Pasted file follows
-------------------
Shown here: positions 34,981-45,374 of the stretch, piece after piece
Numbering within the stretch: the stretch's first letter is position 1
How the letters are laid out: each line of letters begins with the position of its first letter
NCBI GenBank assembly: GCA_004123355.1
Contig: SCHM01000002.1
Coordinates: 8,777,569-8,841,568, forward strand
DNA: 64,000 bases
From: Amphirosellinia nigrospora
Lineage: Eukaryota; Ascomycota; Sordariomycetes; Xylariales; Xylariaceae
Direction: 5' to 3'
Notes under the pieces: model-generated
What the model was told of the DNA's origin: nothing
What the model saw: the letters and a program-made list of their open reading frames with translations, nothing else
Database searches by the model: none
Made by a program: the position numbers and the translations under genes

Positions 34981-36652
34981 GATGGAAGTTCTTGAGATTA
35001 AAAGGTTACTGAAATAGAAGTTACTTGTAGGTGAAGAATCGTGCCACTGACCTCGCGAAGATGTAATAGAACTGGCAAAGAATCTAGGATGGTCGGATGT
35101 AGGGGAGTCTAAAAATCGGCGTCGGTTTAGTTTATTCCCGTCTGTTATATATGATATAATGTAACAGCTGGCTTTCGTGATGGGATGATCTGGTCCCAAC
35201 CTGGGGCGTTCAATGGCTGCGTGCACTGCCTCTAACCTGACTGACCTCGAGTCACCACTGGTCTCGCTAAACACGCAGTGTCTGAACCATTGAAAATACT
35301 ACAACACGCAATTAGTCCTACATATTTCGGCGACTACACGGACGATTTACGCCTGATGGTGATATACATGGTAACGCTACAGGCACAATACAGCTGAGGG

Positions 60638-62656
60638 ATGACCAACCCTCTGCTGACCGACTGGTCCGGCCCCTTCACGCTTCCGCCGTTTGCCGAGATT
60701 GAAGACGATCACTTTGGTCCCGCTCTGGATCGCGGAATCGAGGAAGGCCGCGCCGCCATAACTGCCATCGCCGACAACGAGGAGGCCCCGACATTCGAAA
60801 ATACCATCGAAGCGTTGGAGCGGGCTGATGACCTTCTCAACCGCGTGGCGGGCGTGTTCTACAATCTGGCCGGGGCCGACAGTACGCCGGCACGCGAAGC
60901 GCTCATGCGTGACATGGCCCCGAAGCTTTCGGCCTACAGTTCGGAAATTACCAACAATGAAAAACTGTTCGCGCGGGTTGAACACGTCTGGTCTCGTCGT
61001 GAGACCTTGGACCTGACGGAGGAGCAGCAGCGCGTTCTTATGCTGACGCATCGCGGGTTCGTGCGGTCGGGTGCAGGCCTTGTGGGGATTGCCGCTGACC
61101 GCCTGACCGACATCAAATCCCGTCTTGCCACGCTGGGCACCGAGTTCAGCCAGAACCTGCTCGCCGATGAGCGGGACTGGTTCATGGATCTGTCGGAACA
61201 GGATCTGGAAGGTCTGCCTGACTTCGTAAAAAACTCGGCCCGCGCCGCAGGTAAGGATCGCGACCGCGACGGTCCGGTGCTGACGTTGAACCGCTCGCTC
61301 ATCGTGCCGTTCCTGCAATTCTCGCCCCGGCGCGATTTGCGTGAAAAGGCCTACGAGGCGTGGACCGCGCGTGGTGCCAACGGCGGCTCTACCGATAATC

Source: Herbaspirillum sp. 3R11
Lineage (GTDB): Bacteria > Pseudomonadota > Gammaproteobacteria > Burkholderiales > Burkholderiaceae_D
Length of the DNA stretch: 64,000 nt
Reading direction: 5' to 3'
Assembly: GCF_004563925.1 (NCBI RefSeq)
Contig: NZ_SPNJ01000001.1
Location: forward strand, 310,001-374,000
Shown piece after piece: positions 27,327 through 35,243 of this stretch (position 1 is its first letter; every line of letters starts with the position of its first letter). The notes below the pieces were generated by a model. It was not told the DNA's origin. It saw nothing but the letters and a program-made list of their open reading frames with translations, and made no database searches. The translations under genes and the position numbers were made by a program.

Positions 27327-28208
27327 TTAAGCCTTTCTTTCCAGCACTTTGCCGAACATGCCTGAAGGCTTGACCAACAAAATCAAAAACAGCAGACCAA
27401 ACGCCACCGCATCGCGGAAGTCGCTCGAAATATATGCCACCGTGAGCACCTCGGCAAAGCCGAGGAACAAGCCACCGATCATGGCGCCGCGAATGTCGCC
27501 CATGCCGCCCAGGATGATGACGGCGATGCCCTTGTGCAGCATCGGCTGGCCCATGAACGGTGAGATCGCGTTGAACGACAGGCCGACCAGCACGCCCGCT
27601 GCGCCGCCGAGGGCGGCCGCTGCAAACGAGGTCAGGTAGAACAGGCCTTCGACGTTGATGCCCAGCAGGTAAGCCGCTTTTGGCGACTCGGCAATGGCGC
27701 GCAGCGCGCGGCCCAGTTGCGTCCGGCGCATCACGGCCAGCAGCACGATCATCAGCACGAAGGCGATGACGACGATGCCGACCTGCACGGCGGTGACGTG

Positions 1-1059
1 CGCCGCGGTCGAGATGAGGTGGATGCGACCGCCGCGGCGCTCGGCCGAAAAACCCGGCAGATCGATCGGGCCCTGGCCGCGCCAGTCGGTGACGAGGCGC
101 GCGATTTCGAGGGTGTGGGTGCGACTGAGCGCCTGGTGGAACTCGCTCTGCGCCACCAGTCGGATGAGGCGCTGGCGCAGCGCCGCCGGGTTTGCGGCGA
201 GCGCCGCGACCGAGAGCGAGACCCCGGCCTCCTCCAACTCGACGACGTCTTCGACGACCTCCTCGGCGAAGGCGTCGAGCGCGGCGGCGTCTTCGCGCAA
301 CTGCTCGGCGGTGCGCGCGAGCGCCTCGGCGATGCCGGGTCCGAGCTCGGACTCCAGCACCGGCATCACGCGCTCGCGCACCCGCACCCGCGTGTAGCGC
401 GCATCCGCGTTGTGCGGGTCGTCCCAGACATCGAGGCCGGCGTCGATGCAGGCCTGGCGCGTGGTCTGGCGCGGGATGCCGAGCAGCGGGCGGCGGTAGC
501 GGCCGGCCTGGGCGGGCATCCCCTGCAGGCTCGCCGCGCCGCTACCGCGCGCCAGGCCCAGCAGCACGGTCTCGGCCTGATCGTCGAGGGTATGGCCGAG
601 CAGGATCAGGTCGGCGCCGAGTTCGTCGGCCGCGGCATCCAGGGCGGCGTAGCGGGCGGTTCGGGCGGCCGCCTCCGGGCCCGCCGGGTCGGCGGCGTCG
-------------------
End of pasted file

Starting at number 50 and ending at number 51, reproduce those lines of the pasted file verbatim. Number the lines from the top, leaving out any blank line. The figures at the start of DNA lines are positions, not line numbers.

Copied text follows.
401 GCATCCGCGTTGTGCGGGTCGTCCCAGACATCGAGGCCGGCGTCGATGCAGGCCTGGCGCGTGGTCTGGCGCGGGATGCCGAGCAGCGGGCGGCGGTAGC
501 GGCCGGCCTGGGCGGGCATCCCCTGCAGGCTCGCCGCGCCGCTACCGCGCGCCAGGCCCAGCAGCACGGTCTCGGCCTGATCGTCGAGGGTATGGCCGAG